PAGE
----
VIDEO OF THE WEEK: See re-enactment of egg-citing medieval legend on Charles Bridge

In the 14th century, Prague scorned the residents of Velvary for sending hardboiled eggs for the construction of the famed bridge.

Ioana Caloianu

Written by Ioana Caloianu Published on 05.04.2023 13:00:00 (updated on 05.04.2023) Reading time: 2 minutes

While tightly packed crowds are a common sight on the narrow streets leading to Prague’s Charles Bridge, a horse-drawn carriage with hundreds of boiled eggs in baskets, under the watch of a hunting dog, is less so. Thankfully, a group of town criers in medieval garb precedes the carriage, announcing its importance to onlookers, while medieval musicians cheer the crowd with their tunes. The procession, which snaked through the crowds on Charles Bridge last Sunday, reenacted an important episode in the history of Prague, where the (boiled) eggs took center stage.

Overegging a historical moment

One of the most recognizable sights of Prague, Charles Bridge was also a feat of engineering at the time of its construction, which started in 1357 at the order of Emperor Charles IV. One of the legends surrounding the structure is that eggs were added to the mortar to ensure the durability of the construction.

At the behest of Charles IV, municipalities around Prague collected eggs and sent them to the capital to help with the construction of the bridge. The residents of Velvary sent the eggs hardboiled, to ensure that the fragile cargo doesn’t break on the way to Prague, thus earning a place in history for the shame and ridicule they had to endure from Prague residents.

A recent carried out in the laboratory of the Institute of Biochemistry and Microbiology at the University of Chemical Technology showed that the legend about eggs being added to the Charles Bridge mortar was based on reality, Týden writes.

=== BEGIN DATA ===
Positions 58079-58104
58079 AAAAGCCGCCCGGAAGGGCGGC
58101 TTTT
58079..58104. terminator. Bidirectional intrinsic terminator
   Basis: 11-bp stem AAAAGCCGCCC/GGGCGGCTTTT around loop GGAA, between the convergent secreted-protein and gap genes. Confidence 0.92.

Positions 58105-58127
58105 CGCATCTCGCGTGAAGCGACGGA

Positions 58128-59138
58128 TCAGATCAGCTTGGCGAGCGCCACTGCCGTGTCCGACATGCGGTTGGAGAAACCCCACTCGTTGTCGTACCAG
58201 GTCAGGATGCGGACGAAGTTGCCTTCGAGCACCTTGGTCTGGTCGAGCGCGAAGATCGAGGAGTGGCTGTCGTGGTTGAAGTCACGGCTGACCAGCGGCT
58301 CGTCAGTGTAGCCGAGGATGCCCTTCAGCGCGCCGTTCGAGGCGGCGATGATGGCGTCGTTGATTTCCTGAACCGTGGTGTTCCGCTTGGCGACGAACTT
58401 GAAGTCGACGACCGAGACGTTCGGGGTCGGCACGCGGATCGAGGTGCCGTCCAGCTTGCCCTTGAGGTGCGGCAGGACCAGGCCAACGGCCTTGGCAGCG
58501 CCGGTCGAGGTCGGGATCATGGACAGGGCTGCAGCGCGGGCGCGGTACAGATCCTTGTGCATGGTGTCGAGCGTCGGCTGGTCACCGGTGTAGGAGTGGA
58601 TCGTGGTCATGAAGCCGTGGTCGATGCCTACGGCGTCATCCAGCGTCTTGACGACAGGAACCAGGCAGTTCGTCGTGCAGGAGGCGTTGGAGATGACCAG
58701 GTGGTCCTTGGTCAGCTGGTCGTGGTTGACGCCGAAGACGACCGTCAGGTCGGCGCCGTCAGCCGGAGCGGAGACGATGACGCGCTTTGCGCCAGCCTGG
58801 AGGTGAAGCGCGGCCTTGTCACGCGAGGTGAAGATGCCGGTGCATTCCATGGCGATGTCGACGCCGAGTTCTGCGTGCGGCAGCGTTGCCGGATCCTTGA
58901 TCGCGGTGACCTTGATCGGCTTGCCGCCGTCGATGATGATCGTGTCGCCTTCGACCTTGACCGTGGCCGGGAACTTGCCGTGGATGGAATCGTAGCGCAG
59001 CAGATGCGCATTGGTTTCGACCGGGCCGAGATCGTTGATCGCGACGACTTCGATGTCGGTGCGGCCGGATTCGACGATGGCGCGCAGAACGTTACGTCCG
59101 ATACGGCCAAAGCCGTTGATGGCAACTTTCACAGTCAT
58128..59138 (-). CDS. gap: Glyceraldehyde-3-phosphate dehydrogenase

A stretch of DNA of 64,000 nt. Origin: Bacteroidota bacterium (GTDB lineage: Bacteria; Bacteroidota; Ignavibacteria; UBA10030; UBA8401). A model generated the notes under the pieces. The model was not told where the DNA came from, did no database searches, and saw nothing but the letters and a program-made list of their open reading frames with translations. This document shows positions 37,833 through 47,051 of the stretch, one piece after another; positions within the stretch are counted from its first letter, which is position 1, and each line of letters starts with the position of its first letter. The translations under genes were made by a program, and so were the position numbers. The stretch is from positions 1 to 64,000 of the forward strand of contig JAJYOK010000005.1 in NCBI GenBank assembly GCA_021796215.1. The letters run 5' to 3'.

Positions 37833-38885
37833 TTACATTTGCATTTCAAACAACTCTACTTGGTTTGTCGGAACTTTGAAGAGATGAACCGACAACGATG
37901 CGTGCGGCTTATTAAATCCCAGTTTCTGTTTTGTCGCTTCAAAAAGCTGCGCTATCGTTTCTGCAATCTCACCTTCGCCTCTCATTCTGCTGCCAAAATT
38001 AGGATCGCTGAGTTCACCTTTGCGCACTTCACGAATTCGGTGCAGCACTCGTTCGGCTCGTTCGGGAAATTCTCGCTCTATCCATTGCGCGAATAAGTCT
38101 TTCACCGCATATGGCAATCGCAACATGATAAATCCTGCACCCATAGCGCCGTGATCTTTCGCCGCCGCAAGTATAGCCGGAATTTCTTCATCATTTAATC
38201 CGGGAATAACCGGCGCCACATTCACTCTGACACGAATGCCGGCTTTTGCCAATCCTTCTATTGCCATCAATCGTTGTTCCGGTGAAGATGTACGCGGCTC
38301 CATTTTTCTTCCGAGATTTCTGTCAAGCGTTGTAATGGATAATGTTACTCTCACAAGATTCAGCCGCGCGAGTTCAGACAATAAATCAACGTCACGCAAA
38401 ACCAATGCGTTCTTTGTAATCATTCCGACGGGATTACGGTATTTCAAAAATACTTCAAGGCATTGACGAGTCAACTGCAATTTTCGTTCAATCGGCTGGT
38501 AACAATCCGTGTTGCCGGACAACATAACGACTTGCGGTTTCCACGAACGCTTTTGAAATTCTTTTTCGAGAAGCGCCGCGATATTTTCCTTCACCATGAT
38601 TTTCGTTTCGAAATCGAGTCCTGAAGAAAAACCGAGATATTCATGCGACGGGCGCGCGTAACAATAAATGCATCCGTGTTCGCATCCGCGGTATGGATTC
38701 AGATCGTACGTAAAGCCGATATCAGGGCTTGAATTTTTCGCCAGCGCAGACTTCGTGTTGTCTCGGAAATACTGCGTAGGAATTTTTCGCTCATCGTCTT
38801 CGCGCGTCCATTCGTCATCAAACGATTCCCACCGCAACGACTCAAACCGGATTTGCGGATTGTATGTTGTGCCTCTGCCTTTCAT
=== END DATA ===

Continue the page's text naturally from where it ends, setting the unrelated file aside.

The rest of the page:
Štepánka Kučková from the University of Chemistry and Technology said that the results of the analysis showed that egg proteins were detected in the original mortar. The practice was not uncommon in the Middle Ages, when substances like milk or curd, ox blood, bile, or even beer and wine were used to either harden or soften the mortar used in constructions.

Velvary gets the medieval egg off its face

In current years, Velvary representatives, including Mayor Radim Wolák, have been reenacting the journey to Prague to deliver their hardboiled eggs to their counterparts, with the main scene of the egg handover taking place on Charles Bridge.

Velvary mayor Radim Wolák on Charles Bridge. Photo via Facebook/Praha 1.
Velvary mayor Radim Wolák on Charles Bridge. Photo via Facebook/Praha 1.

This video shows the adventures that Velvary representatives went through on their way to Prague a couple of years ago.

This year, the procession arrived in Prague on Sunday, when Mayor Bohuslav Svoboda, Mayor of Prague 1 Terezie Radoměřská, and director of the Charles Bridge Museum Zdeněk Bergman welcomed the egg bearers, which brought 450 eggs with them, according to iDnes. Unlike six centuries ago, the Velvary delegation received a friendly welcome this year, complete with cups of eggnog.

The retelling of the medieval legend in a contemporary key also brings a bit of poetic justice. According to the Wolák, after being “ridiculed for bringing in boiled eggs, “ the Velvary residents are “making it a worldview because we think that the ability to be able to interpret various regulations from above in our way and better is always needed, especially at the present time."

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